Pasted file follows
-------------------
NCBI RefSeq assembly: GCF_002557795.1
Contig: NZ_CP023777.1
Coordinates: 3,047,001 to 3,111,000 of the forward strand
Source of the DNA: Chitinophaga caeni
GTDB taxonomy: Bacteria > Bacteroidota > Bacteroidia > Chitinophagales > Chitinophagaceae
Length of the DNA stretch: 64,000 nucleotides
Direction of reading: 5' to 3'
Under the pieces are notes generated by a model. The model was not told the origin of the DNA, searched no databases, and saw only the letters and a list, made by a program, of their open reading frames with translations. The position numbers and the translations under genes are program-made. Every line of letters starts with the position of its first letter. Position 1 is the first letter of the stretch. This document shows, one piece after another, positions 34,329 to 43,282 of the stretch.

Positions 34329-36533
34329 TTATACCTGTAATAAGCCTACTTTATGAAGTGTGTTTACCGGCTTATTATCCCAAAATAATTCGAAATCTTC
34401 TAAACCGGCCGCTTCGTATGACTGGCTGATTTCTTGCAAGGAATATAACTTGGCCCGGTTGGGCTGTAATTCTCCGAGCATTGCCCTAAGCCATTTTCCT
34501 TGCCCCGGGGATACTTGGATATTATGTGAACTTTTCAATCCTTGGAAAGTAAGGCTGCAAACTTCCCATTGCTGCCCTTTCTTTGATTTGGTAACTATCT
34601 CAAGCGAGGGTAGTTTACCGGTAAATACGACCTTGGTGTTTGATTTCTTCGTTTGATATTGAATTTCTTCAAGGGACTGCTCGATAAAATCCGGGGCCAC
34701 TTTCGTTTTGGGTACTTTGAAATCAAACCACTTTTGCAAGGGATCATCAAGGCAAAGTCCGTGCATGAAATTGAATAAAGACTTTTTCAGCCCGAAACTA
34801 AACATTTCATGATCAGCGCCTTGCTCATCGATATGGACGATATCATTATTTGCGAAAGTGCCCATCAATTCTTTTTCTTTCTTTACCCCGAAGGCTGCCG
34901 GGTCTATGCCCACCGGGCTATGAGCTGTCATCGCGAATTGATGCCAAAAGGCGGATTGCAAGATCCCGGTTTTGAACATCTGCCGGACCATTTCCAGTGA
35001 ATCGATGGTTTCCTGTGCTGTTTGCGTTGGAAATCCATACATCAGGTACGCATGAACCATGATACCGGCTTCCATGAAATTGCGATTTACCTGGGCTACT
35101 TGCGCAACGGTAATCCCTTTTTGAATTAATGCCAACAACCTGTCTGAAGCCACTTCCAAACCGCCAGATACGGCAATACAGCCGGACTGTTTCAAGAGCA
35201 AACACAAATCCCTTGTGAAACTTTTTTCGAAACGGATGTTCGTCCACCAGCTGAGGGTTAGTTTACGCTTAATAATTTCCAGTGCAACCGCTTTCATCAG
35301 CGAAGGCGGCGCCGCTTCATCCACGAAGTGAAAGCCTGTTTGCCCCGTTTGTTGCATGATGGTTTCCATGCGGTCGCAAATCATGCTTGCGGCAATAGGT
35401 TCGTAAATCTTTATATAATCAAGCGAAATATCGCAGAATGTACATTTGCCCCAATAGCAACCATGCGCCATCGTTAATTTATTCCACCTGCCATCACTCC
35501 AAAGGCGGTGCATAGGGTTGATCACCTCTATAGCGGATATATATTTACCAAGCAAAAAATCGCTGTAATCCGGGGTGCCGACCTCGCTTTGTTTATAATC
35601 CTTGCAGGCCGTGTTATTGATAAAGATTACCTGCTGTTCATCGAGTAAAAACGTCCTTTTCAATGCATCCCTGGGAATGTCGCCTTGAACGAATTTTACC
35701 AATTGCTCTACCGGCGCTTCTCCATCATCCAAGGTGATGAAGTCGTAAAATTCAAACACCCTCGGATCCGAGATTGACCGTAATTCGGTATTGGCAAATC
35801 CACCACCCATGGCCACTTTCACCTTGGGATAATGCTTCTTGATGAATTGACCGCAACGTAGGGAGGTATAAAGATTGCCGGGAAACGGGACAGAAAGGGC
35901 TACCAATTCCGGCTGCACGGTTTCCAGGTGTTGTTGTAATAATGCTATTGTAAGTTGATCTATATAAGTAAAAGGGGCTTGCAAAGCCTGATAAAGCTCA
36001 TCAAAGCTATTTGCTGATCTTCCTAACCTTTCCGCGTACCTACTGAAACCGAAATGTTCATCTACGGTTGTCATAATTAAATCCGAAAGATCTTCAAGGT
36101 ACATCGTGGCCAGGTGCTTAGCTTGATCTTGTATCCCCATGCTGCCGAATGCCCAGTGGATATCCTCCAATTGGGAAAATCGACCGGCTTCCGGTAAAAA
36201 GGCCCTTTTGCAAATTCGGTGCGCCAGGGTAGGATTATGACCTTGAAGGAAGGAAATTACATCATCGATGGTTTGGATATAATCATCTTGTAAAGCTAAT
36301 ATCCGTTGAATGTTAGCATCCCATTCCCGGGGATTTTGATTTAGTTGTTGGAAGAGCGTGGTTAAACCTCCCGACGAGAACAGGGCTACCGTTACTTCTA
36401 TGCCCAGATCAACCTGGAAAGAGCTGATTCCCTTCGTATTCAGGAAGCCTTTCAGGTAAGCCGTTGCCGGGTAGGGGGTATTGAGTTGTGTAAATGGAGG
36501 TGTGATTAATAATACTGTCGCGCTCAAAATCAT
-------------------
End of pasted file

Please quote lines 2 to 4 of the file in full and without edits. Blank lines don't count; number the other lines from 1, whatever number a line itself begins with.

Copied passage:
Contig: NZ_CP023777.1
Coordinates: 3,047,001 to 3,111,000 of the forward strand
Source of the DNA: Chitinophaga caeni